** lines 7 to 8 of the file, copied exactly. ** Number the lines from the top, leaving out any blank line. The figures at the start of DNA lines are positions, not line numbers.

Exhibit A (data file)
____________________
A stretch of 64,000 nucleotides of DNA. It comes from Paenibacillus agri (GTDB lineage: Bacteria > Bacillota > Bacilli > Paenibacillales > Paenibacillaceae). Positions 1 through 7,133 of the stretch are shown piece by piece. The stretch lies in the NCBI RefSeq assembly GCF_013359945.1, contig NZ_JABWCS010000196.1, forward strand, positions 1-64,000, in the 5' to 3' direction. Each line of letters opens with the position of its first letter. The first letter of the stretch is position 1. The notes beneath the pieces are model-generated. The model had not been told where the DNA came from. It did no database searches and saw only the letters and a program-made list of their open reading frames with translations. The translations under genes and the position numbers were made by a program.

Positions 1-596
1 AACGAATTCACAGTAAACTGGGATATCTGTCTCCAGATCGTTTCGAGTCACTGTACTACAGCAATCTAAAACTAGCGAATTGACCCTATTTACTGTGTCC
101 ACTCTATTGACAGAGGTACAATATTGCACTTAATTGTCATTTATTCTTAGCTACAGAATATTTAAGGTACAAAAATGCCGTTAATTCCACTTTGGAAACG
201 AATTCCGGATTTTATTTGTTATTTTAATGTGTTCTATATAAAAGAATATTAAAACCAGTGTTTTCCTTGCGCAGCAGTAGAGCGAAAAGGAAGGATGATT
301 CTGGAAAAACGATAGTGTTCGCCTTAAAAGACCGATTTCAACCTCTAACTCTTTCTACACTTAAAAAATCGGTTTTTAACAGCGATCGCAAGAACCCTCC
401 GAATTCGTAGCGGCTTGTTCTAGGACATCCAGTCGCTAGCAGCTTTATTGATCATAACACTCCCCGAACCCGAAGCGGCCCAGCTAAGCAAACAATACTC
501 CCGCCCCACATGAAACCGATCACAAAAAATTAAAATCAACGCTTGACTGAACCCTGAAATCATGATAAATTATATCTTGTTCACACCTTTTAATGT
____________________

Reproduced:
401 GAATTCGTAGCGGCTTGTTCTAGGACATCCAGTCGCTAGCAGCTTTATTGATCATAACACTCCCCGAACCCGAAGCGGCCCAGCTAAGCAAACAATACTC
501 CCGCCCCACATGAAACCGATCACAAAAAATTAAAATCAACGCTTGACTGAACCCTGAAATCATGATAAATTATATCTTGTTCACACCTTTTAATGT